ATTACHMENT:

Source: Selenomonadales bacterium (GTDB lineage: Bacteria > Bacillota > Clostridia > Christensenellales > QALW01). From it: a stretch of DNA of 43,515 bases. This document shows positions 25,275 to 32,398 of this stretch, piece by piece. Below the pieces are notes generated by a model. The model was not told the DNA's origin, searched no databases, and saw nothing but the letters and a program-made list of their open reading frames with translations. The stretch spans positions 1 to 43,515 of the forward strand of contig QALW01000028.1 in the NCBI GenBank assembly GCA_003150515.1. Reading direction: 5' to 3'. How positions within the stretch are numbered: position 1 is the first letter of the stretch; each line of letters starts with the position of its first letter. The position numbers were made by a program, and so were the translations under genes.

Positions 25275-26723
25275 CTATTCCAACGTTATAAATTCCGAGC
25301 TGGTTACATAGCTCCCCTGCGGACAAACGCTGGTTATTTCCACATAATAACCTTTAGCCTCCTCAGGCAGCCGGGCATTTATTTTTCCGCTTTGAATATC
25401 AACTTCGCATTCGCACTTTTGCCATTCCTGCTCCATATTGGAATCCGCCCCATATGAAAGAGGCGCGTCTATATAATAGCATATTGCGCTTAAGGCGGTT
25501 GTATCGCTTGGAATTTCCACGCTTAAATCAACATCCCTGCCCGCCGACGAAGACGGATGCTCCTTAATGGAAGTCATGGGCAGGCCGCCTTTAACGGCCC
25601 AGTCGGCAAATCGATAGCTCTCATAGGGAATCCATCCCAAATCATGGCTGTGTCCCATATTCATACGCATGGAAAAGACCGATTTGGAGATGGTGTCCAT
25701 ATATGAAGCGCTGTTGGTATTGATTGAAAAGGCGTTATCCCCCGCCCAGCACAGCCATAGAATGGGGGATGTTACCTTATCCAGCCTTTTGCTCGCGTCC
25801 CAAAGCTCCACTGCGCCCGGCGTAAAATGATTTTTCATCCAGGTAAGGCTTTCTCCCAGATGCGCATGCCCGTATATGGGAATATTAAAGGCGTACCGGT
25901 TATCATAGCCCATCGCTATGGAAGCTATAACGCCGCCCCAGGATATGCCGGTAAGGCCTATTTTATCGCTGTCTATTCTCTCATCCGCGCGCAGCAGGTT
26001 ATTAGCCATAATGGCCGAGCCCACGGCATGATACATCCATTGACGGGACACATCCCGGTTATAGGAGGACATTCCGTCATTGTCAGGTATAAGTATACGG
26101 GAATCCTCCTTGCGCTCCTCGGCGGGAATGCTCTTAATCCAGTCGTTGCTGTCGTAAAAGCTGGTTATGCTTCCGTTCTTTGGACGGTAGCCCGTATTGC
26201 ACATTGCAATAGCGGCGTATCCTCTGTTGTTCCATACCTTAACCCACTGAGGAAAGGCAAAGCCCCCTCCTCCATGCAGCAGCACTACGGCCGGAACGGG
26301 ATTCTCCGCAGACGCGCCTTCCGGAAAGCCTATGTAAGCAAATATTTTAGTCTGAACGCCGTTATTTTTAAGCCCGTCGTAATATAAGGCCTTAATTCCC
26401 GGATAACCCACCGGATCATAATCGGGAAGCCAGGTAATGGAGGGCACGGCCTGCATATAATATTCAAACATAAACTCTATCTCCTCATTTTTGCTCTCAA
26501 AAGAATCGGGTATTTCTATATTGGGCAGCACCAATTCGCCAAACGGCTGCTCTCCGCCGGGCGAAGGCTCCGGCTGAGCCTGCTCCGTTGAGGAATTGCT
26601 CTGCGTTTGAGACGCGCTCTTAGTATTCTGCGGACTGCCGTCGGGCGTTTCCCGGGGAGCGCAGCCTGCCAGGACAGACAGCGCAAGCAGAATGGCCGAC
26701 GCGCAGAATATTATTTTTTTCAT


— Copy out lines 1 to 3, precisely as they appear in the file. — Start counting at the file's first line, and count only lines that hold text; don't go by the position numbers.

Source: Selenomonadales bacterium (GTDB lineage: Bacteria > Bacillota > Clostridia > Christensenellales > QALW01). From it: a stretch of DNA of 43,515 bases. This document shows positions 25,275 to 32,398 of this stretch, piece by piece. Below the pieces are notes generated by a model. The model was not told the DNA's origin, searched no databases, and saw nothing but the letters and a program-made list of their open reading frames with translations. The stretch spans positions 1 to 43,515 of the forward strand of contig QALW01000028.1 in the NCBI GenBank assembly GCA_003150515.1. Reading direction: 5' to 3'. How positions within the stretch are numbered: position 1 is the first letter of the stretch; each line of letters starts with the position of its first letter. The position numbers were made by a program, and so were the translations under genes.

Positions 25275-26723
25275 CTATTCCAACGTTATAAATTCCGAGC